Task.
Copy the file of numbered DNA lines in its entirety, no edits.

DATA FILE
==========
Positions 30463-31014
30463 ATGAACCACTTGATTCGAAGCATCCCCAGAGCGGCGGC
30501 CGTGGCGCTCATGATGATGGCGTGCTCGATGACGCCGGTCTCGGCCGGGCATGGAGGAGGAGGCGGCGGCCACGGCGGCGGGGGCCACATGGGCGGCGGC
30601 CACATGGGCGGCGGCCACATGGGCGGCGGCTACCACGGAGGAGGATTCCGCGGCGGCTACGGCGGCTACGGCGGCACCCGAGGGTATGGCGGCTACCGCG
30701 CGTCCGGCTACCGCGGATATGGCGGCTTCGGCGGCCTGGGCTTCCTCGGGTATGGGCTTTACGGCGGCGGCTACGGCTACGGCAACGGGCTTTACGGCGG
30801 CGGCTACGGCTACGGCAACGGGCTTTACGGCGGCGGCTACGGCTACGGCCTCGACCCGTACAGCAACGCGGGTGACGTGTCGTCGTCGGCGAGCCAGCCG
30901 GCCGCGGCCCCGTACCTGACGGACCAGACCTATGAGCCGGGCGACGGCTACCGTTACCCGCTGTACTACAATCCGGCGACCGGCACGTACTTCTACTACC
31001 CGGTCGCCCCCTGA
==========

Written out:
Positions 30463-31014
30463 ATGAACCACTTGATTCGAAGCATCCCCAGAGCGGCGGC
30501 CGTGGCGCTCATGATGATGGCGTGCTCGATGACGCCGGTCTCGGCCGGGCATGGAGGAGGAGGCGGCGGCCACGGCGGCGGGGGCCACATGGGCGGCGGC
30601 CACATGGGCGGCGGCCACATGGGCGGCGGCTACCACGGAGGAGGATTCCGCGGCGGCTACGGCGGCTACGGCGGCACCCGAGGGTATGGCGGCTACCGCG
30701 CGTCCGGCTACCGCGGATATGGCGGCTTCGGCGGCCTGGGCTTCCTCGGGTATGGGCTTTACGGCGGCGGCTACGGCTACGGCAACGGGCTTTACGGCGG
30801 CGGCTACGGCTACGGCAACGGGCTTTACGGCGGCGGCTACGGCTACGGCCTCGACCCGTACAGCAACGCGGGTGACGTGTCGTCGTCGGCGAGCCAGCCG
30901 GCCGCGGCCCCGTACCTGACGGACCAGACCTATGAGCCGGGCGACGGCTACCGTTACCCGCTGTACTACAATCCGGCGACCGGCACGTACTTCTACTACC
31001 CGGTCGCCCCCTGA